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Red Haired Man on a Chair

Lucian Freud

Red Haired Man on a Chair

Lucian Freud
  • Date: 1962 - 1963
  • Style: Expressionism
  • Genre: genre painting
  • Media: oil, canvas
  • Tag: male-portraits
  • Dimensions: 91.5 x 91.5 cm

This is one of the earliest examples of Freud's mature style. Unconventional poses were one of Freud's specialties. The subject matter is conventional, but the pose is one rarely, if ever, seen in traditional Western portraiture. The subject is Tim Behrens, a friend and student at Slade School of Art, where Freud was a visiting teacher. The work's generic title, giving no hint of the specifics of the sitter or the setting, reflects the consistent, clinical detachment with which Freud approached all subjects, no matter what their relationship to him. Red Haired Man on a Chair (1962) depicts Behrens perched with his knees tucked under him, dressed in a gray suit, and with his brown shoes resting on a chair that appears to tilt toward us. The wooden post and discarded pile of cloths behind him indicate that the environment is the painting studio. At this point in his career, Freud made a transition from sable to hog-hair brushes which allowed both greater control and an ability to apply broad strokes in the heavily impastoed style one sees here.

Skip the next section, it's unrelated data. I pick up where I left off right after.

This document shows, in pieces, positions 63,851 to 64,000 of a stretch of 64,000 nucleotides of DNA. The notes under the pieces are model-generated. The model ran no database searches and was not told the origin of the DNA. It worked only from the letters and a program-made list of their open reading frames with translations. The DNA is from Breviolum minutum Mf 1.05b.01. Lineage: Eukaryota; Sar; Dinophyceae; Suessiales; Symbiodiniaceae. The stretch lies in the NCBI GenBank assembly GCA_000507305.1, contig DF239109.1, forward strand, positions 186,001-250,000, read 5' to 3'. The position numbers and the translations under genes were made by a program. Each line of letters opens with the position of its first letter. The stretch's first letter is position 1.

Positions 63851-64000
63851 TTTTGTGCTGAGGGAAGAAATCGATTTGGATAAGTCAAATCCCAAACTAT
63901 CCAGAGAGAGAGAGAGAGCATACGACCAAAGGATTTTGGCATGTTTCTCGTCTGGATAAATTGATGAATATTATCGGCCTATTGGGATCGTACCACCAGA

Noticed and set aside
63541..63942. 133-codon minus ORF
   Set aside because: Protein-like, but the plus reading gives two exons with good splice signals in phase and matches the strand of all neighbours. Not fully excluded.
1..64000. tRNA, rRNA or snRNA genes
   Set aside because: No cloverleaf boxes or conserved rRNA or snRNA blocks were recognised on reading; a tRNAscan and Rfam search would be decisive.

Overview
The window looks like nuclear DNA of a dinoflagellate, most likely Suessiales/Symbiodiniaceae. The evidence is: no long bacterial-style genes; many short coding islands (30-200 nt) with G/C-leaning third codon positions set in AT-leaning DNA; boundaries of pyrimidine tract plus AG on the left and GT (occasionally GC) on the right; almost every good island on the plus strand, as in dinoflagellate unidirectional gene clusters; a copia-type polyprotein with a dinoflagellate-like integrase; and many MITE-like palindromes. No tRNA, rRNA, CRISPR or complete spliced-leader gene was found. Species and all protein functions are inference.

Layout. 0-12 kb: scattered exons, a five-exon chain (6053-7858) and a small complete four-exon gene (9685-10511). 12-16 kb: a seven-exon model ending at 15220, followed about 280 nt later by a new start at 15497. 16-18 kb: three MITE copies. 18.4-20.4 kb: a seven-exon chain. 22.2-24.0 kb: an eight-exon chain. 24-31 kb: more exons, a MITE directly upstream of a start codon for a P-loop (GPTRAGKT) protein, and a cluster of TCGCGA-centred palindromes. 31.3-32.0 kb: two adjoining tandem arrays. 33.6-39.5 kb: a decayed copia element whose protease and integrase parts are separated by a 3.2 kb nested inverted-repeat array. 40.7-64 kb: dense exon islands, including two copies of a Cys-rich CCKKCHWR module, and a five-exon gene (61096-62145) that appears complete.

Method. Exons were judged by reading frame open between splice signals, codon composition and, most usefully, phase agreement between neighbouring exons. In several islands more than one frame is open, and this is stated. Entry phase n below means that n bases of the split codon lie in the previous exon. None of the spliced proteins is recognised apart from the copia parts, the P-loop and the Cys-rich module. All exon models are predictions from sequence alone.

It is clear that Freud has reached a new level of sophistication. Witness, for example, the linear tension between the figure and the post inches away, giving the appearance that if he leans a little more to the left he might actually touch it. Witness, too, the relationship between the vertical figure and the horizontal line of rags in the background, which forms a cross. Freud was not remotely religious, and certainly not Catholic, so this is a clever reference to the pose his student was holding, which was wildly uncomfortable and underscores his student's position as a martyr for the cause of great art. The observation, more sadistic than empathetic, characterizes Freud's approach to the human form, in particular his ability to suspend empathy with the sitter in order to observe him or her more closely. It is also one of the first examples of the appearance of rags strewn about in loose piles, a common compositional device in Freud's later portraits.

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